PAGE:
Cannabis Apps: Are They Worth Your Time?

If you can think it up, there’s probably an app for it. We tried out a few cannabis apps and were pleasantly surprised—here’s what we found.


Rating: 3/5 LEAVES

Tökr is a shopping app. Once you’ve created a profile, you complete simple preference settings to ensure you’ll see items of interest. It also sends notifications when your favorite products are on sale, and when dispensaries you frequent are having sales or get new product. There have been some big claims that Tökr is going to be “the Amazon of weed,” but unfortunately we have to disagree—for now. The premise of this app is pretty rad, and Tökr has a lot of potential.


Rating: 4/5 LEAVES

Weedguide—not to be confused with Weedmaps—is intended to be informative; the “Maps” portion of this app is exceptional. It lists dispensaries in your area, doctors, delivery options and places to find legal advice. We give this app a four leaf review only because it’s not clear how they choose their content and content providers. There are polarized views on many topics today, even within the cannabis industry—making sure false information isn’t shared simply for the sake of having information is important.


Rating: 4/5 LEAVES

This app is reminiscent of Instagram. The “Discover” feed is a series of photos other users post, with options to “love” a comment, repost, share, etc. The unique part about this app is the “Rankings” feature. Strains are ranked, and THC/CBD percentages are displayed; if you click the “Nearby” button, the app will let you know if there’s a dispensary near you that carries the strain you’re looking for. This app is flower-centric, which is great for those who prefer flower. Concentrate or edible lovers, this app isn’t for you.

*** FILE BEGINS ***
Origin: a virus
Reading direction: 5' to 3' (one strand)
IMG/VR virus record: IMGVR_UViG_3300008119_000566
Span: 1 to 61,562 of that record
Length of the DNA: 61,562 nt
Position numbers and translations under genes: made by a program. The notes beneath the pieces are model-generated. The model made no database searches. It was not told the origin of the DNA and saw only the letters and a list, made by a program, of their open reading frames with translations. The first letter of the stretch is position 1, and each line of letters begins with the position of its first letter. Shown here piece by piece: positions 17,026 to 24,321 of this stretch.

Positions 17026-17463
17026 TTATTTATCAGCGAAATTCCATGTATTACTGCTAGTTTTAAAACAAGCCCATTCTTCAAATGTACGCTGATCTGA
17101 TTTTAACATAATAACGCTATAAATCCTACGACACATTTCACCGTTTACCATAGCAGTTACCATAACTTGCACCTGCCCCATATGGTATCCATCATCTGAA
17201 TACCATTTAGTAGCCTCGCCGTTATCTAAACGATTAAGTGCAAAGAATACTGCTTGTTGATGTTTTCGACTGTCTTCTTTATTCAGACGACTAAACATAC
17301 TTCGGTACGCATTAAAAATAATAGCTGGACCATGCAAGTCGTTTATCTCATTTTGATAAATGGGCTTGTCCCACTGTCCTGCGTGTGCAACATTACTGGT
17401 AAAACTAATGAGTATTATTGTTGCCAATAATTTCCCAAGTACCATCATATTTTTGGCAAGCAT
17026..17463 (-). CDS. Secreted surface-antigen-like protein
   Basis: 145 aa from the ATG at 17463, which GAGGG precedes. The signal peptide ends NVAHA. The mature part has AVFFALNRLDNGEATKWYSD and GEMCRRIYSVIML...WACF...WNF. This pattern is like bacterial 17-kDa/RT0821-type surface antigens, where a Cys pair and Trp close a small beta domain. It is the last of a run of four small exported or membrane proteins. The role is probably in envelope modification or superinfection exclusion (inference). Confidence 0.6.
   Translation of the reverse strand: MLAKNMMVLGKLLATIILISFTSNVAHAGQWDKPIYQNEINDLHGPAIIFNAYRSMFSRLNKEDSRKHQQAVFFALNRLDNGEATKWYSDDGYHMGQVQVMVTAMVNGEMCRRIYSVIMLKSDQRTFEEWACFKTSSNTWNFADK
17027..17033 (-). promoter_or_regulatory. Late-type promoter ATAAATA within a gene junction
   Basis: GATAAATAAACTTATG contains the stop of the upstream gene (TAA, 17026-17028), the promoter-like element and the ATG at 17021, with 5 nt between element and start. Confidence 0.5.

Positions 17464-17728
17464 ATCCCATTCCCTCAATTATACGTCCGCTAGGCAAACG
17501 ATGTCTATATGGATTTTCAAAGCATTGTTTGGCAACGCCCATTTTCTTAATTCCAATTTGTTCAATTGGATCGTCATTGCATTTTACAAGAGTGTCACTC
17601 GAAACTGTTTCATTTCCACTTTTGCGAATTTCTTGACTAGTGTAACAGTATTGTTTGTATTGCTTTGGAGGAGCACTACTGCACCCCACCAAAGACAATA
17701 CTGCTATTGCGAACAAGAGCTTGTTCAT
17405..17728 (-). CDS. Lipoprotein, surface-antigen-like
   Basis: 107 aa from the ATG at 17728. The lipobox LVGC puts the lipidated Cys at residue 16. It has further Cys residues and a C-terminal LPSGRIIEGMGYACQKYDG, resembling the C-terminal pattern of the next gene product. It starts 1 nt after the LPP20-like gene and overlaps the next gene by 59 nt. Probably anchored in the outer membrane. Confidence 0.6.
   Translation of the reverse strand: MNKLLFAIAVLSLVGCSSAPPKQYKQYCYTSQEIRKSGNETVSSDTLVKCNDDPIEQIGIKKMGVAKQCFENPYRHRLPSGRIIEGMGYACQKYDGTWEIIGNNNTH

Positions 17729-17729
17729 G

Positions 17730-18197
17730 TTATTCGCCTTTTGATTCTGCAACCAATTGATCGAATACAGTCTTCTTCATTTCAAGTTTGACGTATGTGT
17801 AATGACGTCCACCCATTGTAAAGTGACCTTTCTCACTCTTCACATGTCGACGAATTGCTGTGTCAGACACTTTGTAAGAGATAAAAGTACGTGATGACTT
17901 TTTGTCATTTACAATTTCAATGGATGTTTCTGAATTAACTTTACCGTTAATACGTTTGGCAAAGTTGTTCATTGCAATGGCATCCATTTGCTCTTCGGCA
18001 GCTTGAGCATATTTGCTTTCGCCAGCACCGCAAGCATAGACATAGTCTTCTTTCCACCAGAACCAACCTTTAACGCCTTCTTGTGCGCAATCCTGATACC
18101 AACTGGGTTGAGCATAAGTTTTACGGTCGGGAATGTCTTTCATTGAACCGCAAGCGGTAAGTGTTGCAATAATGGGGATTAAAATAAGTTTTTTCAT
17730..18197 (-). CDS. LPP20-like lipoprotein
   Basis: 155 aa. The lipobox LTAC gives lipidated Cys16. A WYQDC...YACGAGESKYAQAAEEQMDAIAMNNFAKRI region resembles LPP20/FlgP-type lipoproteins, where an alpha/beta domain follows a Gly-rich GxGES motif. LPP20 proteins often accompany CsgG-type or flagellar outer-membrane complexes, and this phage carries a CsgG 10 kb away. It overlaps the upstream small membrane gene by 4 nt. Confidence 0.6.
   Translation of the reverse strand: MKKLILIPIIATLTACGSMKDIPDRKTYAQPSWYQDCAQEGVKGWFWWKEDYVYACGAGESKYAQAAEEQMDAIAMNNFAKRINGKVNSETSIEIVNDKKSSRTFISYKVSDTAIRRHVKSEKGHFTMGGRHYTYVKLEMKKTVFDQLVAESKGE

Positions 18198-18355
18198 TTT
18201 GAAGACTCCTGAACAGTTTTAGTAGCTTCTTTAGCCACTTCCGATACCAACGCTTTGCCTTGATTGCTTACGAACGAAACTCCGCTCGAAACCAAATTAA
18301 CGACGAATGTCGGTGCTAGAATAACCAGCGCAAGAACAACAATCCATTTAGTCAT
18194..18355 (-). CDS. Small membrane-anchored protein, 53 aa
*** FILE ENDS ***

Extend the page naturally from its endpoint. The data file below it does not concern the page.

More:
Luna Reyna

Luna Reyna believes in the power of journalistic activism and social responsibility. As a writer with DOPE, she tackles many social justice topics that often do not receive the coverage they deserve within the cannabis industry, as well as issues of inclusivity regarding race, gender, class and the LGBTQ communities (to name a few). Luna is also the editor for a magazine called Earthlings Entertainment, serving everywhere from British Columbia on down the north west and pushing east as the progression continues. Earthlings Entertainment challenges the status quo through artistic expression and creative inspiration. EE is committed to curating, highlighting, and sharing only the most intelligent, intriguing, original, and downright edgy releases in Hip Hop and the genres that Hip Hop is a progression of, as well as the umbrella of Electronic music and its sub genres. She also works with The Colossal Collective, a rad group of creative creatures that design larger-than life-puppets you may have seen at one music festival or another.

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